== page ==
Though you probably missed it, the Supreme Court’s much anticipated ruling on Obamacare overshadowed Montana’s challenge to Citizens United, just a few weeks prior. On June 25, for the first time, the court permitted unlimited, anonymous spending in state and local races of any size, overriding your states’ sovereignty to prevent corruption.

New York’s Attorney General knew what was at stake last Spring, organizing dozens of states in protest. Though he was already understaffed and denied funding by Congress to shore up criminal cases against the biggest banks on Wall Street, Eric Schneiderman knew the disease of money in US politics was about to get much worse – over 50 times worse - as “Son ofCitizens United” made its way to the Roberts Court.

Without media coverage, Schneiderman couldn’t do much so our campaign finance integrity problem did in fact get exponentially worse.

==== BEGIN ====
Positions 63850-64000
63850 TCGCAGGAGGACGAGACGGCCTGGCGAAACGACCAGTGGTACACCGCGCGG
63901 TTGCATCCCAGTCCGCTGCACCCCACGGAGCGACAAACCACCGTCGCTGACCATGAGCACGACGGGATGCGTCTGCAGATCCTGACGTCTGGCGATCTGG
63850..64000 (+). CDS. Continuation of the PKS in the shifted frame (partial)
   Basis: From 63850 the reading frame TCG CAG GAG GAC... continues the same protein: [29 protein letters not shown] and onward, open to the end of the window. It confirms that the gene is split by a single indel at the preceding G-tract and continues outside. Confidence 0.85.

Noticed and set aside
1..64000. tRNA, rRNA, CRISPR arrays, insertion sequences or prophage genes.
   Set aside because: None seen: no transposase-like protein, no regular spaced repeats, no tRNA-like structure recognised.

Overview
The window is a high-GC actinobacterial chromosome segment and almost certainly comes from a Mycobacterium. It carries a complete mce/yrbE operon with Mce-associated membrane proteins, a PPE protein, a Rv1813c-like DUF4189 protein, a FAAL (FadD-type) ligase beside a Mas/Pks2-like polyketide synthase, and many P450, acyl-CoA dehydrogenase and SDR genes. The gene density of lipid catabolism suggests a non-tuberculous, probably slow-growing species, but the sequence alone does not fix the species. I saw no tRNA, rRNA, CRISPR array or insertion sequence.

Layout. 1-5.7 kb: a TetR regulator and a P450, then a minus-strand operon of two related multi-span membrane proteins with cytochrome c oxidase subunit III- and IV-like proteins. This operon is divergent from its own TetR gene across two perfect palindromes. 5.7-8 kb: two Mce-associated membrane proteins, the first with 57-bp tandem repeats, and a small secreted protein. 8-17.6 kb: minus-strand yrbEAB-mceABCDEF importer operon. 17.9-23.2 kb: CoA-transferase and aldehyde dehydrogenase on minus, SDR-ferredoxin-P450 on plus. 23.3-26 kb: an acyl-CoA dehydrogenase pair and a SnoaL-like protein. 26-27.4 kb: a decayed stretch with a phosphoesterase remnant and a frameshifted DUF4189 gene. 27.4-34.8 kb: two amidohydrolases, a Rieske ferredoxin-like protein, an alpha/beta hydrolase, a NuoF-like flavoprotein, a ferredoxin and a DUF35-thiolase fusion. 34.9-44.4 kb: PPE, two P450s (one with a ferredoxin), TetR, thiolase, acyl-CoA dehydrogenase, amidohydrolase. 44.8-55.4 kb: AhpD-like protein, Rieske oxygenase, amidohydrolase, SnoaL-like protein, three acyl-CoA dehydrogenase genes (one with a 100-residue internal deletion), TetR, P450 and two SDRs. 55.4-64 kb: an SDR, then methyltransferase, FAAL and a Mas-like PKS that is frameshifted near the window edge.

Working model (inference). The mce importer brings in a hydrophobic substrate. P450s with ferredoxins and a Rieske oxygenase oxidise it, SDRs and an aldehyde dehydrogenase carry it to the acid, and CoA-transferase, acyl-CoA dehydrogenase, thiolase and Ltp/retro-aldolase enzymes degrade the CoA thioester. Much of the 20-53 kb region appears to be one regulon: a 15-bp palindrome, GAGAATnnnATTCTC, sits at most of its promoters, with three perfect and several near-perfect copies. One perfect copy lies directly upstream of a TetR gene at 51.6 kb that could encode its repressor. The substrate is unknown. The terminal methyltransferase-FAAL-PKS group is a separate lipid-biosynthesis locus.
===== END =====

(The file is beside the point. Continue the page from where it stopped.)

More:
In dismissing Montana’s Supreme Court ruling without even hearing oral arguments, the SCOTUS trashed that state’s 1912 anti-corruption law, expanding Citizens United fractally so it now affects every campaign in the land, down to local school board elections.

Montana urged the court to reconsider it’s original ruling, compiling evidence to disprove the claim that there was no proof of corruption, or even the appearance of corruption found, when corporations fund campaigns. Montana sought to assert it’s right to regulate the state and local races Citizens United never addressed when it struck down federal limits in McCain-Feingold (also known as the Bipartisan Campaign Reform Act).

With the court due to rule on the Montana challenge by the end of June, Schneiderman by late May had notified the states the court was seeking to annul many of their legal precedents, overriding longstanding state laws that prevent outside corporations from coming into a state and outspending it’s people during elections.